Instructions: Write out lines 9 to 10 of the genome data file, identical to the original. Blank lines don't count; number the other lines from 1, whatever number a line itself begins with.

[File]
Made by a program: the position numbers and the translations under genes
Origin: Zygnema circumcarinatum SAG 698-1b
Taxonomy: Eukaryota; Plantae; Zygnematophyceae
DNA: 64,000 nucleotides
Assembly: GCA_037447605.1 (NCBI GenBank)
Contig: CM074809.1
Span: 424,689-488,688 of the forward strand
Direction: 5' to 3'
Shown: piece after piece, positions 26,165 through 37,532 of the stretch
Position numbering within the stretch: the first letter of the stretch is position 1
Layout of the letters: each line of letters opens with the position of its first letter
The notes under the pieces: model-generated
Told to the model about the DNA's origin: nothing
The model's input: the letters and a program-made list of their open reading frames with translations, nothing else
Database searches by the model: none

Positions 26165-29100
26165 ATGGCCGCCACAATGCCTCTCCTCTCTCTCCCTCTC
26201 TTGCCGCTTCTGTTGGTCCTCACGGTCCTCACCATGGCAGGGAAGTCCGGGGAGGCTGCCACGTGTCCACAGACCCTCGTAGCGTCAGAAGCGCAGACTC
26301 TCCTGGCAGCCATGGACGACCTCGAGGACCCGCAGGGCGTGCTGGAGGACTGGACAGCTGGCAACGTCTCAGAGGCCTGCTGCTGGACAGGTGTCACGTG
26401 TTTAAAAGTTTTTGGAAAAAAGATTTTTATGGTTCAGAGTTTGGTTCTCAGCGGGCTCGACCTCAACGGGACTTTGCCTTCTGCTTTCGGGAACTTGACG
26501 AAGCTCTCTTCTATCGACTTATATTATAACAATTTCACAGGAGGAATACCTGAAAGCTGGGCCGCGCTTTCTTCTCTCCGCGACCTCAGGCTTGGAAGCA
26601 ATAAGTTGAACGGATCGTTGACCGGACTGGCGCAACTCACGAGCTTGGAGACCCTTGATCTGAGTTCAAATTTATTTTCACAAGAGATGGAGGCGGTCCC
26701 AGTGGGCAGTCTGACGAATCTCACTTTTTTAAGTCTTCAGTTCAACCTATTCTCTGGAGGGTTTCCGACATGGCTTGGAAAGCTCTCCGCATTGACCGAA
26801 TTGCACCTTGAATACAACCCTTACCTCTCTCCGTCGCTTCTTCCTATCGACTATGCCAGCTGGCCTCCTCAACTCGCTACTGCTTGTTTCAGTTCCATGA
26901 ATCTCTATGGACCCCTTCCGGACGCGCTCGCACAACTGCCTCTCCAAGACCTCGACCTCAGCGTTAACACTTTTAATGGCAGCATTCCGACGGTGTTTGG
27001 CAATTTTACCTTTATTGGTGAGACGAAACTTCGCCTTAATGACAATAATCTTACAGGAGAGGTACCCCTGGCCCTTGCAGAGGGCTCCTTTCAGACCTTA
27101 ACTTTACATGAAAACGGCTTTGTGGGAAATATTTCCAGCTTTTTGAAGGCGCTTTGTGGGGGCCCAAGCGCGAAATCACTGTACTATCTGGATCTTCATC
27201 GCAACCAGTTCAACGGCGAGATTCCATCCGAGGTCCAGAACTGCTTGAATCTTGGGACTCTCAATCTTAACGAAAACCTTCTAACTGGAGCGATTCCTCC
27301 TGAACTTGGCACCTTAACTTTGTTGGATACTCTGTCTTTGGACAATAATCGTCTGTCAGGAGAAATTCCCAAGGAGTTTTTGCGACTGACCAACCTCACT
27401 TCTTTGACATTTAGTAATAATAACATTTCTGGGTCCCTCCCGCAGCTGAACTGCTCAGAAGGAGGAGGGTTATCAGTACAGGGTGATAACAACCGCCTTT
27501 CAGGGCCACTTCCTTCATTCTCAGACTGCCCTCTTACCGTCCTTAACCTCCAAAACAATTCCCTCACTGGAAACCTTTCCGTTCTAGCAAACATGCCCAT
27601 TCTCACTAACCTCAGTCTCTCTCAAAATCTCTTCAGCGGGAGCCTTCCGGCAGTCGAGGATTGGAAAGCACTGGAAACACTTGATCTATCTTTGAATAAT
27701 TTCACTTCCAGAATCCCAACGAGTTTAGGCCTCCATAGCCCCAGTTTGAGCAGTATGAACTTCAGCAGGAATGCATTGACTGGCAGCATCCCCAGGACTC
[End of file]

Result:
Shown: piece after piece, positions 26,165 through 37,532 of the stretch
Position numbering within the stretch: the first letter of the stretch is position 1